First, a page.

Increases in hotel, parking taxes draw complaints

City Council finance committee says it has few options

May 14, 2010|By Nick Madigan, The Baltimore Sun

Despite vehement opposition from operators of downtown hotels and parking garages, Baltimore City Council members stood firm Thursday in their support of a contentious package of new taxes, saying the money was needed to stem a torrent of red ink.

"We're facing a $121 million deficit," said Councilwoman Helen L. Holton, head of the council's finance committee. "What do we do?"

Holton and other committee members gently chided a group of business leaders who came to a public hearing to complain, reminding them repeatedly of the city's dismal financial state and all but declaring that, if taxes are not raised, disaster will follow. Committee members invited the business community to suggest other ways to extricate the city from its predicament.

"Help us find some way to raise this money," Councilman James B. Kraft said. "Please understand what we're faced with."

Kraft noted that almost every department in Baltimore's government is financially strapped and should expect reductions in funding. "We're cutting jobs," he said. "We're probably going to see an exodus of fire and police officers."

The proposed increases come as Mayor Stephanie C. Rawlings-Blake seeks to raise $50 million, a partial effort toward filling a $121 million gap in the city's $2.2 billion budget for the fiscal year that begins in July. "All of us must share the pain," the mayor said a month ago, when she released details of the revenue plan,

Finance committee members occasionally grew testy on Thursday as representatives of business interests said the higher taxes would push companies and tourists from the city and leave conventions looking for cheaper places to meet.

"Baltimore will be a ghost town," said Ben Greenwald, president of the Baltimore Parking Association, as he painted a grim future in which "people who don't live in the city stop coming into the city to work and spend money on all the good things the city has to offer."

Greenwald and other parking-structure operators said they objected to a tax increase from 16 percent to 20 percent on parking fees in lots and structures, the same as in Philadelphia. The proposal comes after a boost 17 months ago, when it was raised from 12 percent.

Other plans under discussion Thursday call for taxes on hotel rooms to be increased from 7.5 percent to 10 percent. Some parking fines would also go up. The city is contemplating raising levies on energy and telecommunications, as well as a 4-cent tax on some beverage containers.

"If all these taxes were to pass in their present form, it would cost our hotel alone over half a million dollars," said Jon Koscher, general manager of the Sheraton Inner Harbor Hotel. "This 2.5 percent increase in the lodging tax will cause great harm to the industry and ultimately to the city and its tourism."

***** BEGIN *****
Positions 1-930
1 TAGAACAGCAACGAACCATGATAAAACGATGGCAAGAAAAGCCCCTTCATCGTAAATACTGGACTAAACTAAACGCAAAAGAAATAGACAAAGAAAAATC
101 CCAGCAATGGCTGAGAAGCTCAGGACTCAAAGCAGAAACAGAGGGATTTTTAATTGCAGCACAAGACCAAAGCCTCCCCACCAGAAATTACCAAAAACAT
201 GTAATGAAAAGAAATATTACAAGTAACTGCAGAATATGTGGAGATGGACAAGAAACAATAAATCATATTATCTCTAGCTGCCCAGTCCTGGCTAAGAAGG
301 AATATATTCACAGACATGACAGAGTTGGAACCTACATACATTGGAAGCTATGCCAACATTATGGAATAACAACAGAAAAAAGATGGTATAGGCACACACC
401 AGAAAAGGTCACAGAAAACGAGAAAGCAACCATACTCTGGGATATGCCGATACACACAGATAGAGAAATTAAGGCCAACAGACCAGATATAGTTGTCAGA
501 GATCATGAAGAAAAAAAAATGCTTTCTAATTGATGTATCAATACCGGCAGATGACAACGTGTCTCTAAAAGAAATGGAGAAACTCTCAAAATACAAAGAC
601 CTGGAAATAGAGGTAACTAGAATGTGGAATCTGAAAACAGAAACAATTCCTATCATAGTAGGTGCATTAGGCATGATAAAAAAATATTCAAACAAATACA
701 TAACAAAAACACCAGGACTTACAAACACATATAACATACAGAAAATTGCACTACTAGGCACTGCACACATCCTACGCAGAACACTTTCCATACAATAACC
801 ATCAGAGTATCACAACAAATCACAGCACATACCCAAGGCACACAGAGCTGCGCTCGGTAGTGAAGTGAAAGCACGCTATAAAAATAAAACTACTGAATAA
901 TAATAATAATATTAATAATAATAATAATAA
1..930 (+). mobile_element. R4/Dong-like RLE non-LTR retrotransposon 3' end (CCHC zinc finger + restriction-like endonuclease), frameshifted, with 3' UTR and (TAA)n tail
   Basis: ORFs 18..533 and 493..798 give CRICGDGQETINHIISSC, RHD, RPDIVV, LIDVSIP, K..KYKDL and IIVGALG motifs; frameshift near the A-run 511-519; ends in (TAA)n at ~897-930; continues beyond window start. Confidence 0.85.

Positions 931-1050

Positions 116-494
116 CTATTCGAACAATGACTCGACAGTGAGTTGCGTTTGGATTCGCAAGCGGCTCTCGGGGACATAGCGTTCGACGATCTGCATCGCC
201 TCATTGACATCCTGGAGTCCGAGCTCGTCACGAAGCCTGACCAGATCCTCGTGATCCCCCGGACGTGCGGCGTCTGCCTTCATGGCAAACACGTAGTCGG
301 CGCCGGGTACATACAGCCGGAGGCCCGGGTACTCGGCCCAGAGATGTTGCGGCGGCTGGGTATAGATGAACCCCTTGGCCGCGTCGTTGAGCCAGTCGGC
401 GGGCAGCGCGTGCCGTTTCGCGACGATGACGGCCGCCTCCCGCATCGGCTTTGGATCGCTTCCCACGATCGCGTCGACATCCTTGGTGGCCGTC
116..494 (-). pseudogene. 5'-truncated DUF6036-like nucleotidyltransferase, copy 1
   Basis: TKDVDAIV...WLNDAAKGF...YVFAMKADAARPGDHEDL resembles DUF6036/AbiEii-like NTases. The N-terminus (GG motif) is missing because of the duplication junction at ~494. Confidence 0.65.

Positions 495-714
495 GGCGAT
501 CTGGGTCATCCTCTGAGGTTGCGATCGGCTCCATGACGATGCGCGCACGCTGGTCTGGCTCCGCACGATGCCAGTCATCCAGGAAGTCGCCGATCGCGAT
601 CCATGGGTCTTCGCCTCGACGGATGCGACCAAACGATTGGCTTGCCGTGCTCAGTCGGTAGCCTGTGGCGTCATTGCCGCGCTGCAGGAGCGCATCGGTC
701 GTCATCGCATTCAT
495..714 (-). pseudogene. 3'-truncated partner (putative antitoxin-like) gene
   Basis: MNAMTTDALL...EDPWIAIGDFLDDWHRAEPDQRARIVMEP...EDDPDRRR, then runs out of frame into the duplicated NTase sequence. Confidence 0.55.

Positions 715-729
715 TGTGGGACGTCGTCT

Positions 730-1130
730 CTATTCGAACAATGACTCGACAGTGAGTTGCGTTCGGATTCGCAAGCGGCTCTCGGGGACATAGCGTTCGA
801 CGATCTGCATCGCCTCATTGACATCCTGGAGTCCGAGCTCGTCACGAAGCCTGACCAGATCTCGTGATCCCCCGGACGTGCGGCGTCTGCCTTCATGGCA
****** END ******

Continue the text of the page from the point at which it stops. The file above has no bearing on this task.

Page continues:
Koscher said that eight downtown Baltimore hotels saw a drop in revenue of almost 22 percent from 2007 through 2009, a result of lower occupancy as well as an average rate decline of about $23 per room. Those decreases have "endangered the viability of the industry," he said, adding that some downtown hotels are "in deep financial trouble."

Michael E. Haynie, managing director of the Tremont Plaza Hotel and the Tremont Grand, echoed that view, saying that a dozen downtown hotels reduced their combined payroll by $30 million over the last two years.

"It's terrible out here for us," Haynie told the committee. "Last year was an extremely painful year."

If the tax increases go through, he suggested, they could "kill this industry."

Holton, the committee chair, acknowledged that the tax package would not fully plug the budget shortfall, but said the city is desperate for the additional revenue.

"We need it today," she said. "We have done our best."

Holton asked the business owners to compromise. "Give us something that helps us get out of this hole," she said. "The reality is, this is where we are."

Under the mayor's plan, the city would lose 250 employees, primarily from recreation, parks and public works departments, as well as 50 contract employees from the Police Department. The proposed budget, which would not raise property taxes, includes $70 million in spending reductions and mandatory furlough days, and higher prescription plan premiums for employees.

"We do understand the city's need to raise revenue," Adrian Harpool, executive director of the Baltimore Parking Association, which represents 75 percent of downtown parking structures, said in an interview Thursday afternoon. "But eight or nine years ago, the city was begging people to build parking structures, and then a few years ago the city got into the parking business itself. Now, we all have fewer parkers and the tax keeps going up."

Additional taxes, Harpool said, will only serve to dissuade people from using the parking structures. "It's a little counterproductive," he said, "because if we have fewer patrons, there less money to collect taxes on."

Projected revenues

Proposed Baltimore tax increases and expected revenue:

Beverage container tax: $10.75 million

Energy tax: $8.16 million

Hotel tax: $6.5 million

Parking tax: $5.8 million

Hospital and university bed tax: $4.12 million

Telecommunications tax: $3.75 million

Parking fines: $1.68 millio

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